ECON 310 Lecture 7: 02.06.17.

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7 Feb 2017

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Lecture Notes 02.06.17
- Chapter 13: Introduction to the Fed (primary monetary policy decision maker)
- Chapter 14: Determination of the Money Supply
*Next two exams will be more typical for econ, use the models you learn about to express some
Liquidity Preference Model - interest rates - influences the levels of economic activity through the level
of loanable funds
Quantity - money supply affects of prices and inflation rates
The FEd is the P by influencing the money supply
The mid 19th century was filed with bank failures: the US used representational currency for gold or
silver issued by private banks
- People valued the money based on belief that their money could be exchanged for gold
- Problematic because the private banks could be close to bankruptcy, but their customers cannot
be sure of just how credible they are
- Took in deposits - borrowed from the customers and charges interest to gain profit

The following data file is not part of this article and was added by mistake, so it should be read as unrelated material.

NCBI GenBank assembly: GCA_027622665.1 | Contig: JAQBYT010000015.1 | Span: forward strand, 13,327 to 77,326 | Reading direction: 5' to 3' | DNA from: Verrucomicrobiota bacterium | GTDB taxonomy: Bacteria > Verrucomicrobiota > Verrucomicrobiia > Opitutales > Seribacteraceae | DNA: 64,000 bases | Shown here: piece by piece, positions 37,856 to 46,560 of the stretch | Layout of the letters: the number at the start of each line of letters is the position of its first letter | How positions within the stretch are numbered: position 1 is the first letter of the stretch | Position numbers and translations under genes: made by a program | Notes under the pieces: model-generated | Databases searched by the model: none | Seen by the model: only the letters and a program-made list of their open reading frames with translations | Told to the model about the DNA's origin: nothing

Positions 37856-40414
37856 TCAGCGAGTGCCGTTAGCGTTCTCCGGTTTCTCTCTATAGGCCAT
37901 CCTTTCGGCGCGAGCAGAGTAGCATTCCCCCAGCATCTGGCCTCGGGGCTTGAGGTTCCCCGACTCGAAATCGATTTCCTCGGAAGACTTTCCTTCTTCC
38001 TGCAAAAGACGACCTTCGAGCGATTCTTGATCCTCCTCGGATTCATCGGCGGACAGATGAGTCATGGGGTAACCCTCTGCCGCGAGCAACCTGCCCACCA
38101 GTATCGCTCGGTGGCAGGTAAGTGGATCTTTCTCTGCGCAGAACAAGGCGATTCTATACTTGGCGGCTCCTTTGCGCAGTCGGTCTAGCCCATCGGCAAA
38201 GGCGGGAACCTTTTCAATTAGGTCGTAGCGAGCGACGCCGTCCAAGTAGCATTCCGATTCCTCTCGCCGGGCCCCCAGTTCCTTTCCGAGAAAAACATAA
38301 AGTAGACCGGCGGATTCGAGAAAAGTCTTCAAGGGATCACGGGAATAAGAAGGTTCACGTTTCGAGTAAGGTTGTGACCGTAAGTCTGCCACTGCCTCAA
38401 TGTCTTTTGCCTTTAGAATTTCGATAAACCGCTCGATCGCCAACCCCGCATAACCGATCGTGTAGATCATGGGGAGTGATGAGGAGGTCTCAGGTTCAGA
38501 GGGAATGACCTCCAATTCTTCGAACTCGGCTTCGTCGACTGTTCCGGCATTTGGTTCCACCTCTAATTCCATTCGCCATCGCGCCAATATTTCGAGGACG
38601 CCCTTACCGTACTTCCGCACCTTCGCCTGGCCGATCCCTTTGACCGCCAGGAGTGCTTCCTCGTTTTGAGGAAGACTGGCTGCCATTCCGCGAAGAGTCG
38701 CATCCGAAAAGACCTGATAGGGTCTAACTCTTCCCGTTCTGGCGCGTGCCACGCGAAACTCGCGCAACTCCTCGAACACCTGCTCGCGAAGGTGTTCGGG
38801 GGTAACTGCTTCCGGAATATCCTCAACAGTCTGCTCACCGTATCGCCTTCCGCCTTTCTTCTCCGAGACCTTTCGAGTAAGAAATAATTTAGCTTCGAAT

- Banks close to bankruptcy are continually flooded by debt as the people want to
withdraw all of their money from the bad bank
- The bank failures fueled a lot of economic uncertainty and diminished the economic uncertainty
- The people needed to have assurance that the banks would be solvent
- Power was given to the states, so operating outside of the state would be difficult. You would
need to order a charter and then you would issue currency by paying the Michigan bank as well
- People in Michigan and Chicago do not trust insolvencies in each other's banks
- A lot of other states relaxed the rules on bank regulation, so they made the
lightest regulations as possible to attract more banks to their state
- The system of state charter banks of led to a lot the banks were undercapitalized, so
people kept losing their money
- Poorly regulated
- Undercapitalized
National Bank Act - National banking system established in 1863
- Banks could remain as state banks to listen only to , but they would have to give up printing
- The banks would have to apply to the Federal Bank to issue currency now
- They wanted to have a much stricter regulations for the banks
- National banks faced stiffer regulations
Spate of bank runs no abated
- They looked upon England, France, etc. to find a better banking system
- A bank for the bank to make sure all banks keep a nice set of currency at all times
- Central bank - take responsibility itself for issuing currency
- The problem was that the US was focused on deregulation, so this system seemed
antithetical to them
- What happens if the central government is too corrupt?
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